Reagent

Ethylene bromide has wider applications in the preparation of other organic compounds. It is used to make vinyl bromide, a precursor to some fire retardants.[4]

In the laboratory, 1,2-dibromoethane is used in carbanions and to activate magnesium for certain Grignard reagents. In the latter process, the 1,2-dibromoethane is converted to ethylene and magnesium bromide, exposing a freshly etched portion of magnesium to the substrate.[7]

Health effects

The effects on people of breathing high levels are not known, but animal studies with short-term exposures to high levels caused depression and collapse, indicating effects on the brain. Changes in the brain and behavior were also seen in young rats whose male parents had breathed 1,2-dibromoethane, and birth defects were observed in the young of animals that were exposed while pregnant. 1,2-Dibromoethane is not known to cause birth defects in humans.[8] Swallowing has caused death at 40 mL doses[6]

It is a known carcinogen, with pre-1977 exposure levels ranking it as the most carcinogenic substance on the HERP Index.[9]

References

  1. ^ "Ethylene Dibromide - Compound Summary". PubChem Compound. USA: National Center for Biotechnology Information. 16 September 2004. Identification. Retrieved 19 June 2012. 
  2. ^ a b c d e f g h i "NIOSH Pocket Guide to Chemical Hazards #0270".  
  3. ^ a b "Ethylene dibromide". Immediately Dangerous to Life and Health.  
  4. ^ a b c Dagani, M. J.; Barda, H. J.; Benya, T. J.; Sanders, D. C. (2005), "Bromine Compounds",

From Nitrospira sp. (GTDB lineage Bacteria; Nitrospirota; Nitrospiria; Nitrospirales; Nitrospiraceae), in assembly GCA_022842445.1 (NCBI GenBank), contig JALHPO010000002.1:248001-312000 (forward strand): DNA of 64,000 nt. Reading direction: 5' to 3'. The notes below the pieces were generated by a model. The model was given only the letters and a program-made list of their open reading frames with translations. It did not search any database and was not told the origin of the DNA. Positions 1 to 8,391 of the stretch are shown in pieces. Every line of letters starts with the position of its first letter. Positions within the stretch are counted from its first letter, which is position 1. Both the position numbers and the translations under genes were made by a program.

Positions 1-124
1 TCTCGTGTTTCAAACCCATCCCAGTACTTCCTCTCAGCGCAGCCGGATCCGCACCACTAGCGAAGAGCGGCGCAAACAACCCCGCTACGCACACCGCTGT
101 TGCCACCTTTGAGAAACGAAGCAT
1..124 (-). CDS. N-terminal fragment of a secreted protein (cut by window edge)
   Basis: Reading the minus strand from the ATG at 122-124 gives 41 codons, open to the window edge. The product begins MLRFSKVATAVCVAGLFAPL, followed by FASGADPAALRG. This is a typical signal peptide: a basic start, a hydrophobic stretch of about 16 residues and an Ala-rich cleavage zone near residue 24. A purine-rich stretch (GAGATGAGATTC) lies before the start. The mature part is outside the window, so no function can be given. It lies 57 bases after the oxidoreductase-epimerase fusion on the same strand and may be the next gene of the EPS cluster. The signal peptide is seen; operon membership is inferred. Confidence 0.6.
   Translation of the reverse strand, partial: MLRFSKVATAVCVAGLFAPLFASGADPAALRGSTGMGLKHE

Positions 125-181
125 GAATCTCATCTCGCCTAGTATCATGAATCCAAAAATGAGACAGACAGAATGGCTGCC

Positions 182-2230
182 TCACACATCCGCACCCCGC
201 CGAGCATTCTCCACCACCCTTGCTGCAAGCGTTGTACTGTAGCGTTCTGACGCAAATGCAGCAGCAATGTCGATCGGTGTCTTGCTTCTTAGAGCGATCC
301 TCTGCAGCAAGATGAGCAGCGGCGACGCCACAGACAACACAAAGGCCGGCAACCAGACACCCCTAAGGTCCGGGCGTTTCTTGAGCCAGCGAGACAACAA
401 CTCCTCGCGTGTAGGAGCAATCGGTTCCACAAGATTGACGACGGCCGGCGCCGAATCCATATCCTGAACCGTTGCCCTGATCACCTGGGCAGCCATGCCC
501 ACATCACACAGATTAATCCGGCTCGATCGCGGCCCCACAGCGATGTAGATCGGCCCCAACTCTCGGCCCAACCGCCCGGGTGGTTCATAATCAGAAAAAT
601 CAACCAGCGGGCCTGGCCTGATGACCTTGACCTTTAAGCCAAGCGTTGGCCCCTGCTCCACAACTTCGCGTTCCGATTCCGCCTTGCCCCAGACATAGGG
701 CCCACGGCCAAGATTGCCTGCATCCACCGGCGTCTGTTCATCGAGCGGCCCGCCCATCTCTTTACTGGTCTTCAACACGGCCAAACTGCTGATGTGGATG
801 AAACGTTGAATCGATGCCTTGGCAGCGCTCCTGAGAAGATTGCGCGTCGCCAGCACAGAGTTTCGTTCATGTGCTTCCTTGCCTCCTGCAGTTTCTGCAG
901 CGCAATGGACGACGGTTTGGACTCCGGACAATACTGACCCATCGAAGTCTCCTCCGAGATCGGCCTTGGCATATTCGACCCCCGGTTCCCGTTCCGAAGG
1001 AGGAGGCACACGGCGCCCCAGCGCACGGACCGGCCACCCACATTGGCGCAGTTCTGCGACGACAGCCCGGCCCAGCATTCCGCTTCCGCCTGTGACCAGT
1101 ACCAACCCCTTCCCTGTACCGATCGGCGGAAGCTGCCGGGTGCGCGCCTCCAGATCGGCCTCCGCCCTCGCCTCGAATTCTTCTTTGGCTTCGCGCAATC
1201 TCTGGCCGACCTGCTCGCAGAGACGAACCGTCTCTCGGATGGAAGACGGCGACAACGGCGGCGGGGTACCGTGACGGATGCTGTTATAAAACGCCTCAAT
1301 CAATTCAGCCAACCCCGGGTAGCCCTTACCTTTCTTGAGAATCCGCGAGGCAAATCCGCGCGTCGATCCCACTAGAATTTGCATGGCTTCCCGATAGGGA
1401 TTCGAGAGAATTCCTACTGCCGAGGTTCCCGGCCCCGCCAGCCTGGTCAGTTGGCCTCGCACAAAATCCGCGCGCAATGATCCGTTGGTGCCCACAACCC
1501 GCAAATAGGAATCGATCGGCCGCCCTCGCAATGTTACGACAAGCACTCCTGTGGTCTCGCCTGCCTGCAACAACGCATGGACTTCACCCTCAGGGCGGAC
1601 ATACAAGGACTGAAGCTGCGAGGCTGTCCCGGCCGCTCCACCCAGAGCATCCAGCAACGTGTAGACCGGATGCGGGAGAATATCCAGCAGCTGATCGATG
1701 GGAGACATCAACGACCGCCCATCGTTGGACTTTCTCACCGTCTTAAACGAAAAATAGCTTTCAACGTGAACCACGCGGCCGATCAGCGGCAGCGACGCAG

5. ^ Seyferth, D. (2003). "The Rise and Fall of Tetraethyllead. 2".  
  6. ^ a b "Toxicological Profile for 1,2-Dibromoethane" (PDF). Archived from the original (PDF) on 2009-11-22. Retrieved 2009-11-22. 
  7. ^ Maynard, G. D. (2004). "1,2-Dibromoethane". In L. Paquette. Encyclopedia of Reagents for Organic Synthesis. New York: J. Wiley & Sons.  
  8. ^ http://www.atsdr.cdc.gov/mmg/mmg.asp?id=1062&tid=131
  9. ^ "Ranking Possible Cancer Hazards on the HERP Index" (PDF). Retrieved 2010-10-14. 

External links

  • National Pollutant Inventory 1,2-Dibromoethane Fact Sheet
  • Congressional Research Service (CRS) Reports regarding Ethylene Dibromide
  • ATSDR ToxFAQs
  • CDC - NIOSH Pocket Guide to Chemical Hazards
This article was sourced from Creative Commons Attribution-ShareAlike License; additional terms may apply. World Heritage Encyclopedia content is assembled from numerous content providers, Open Access Publishing, and in compliance with The Fair Access to Science and Technology Research Act (FASTR), Wikimedia Foundation, Inc., Public Library of Science, The Encyclopedia of Life, Open Book Publishers (OBP), PubMed, U.S. National Library of Medicine, National Center for Biotechnology Information, U.S. National Library of Medicine, National Institutes of Health (NIH), U.S. Department of Health & Human Services, and USA.gov, which sources content from all federal, state, local, tribal, and territorial government publication portals (.gov, .mil, .edu). Funding for USA.gov and content contributors is made possible from the U.S. Congress, E-Government Act of 2002.
 
Crowd sourced content that is contributed to World Heritage Encyclopedia is peer reviewed and edited by our editorial staff to ensure quality scholarly research articles.
 
By using this site, you agree to the Terms of Use and Privacy Policy. World Heritage Encyclopedia™ is a registered trademark of the World Public Library Association, a non-profit organization.
 


Copyright © World Library Foundation. All rights reserved. eBooks from Project Gutenberg are sponsored by the World Library Foundation,
a 501c(4) Member's Support Non-Profit Organization, and is NOT affiliated with any governmental agency or department.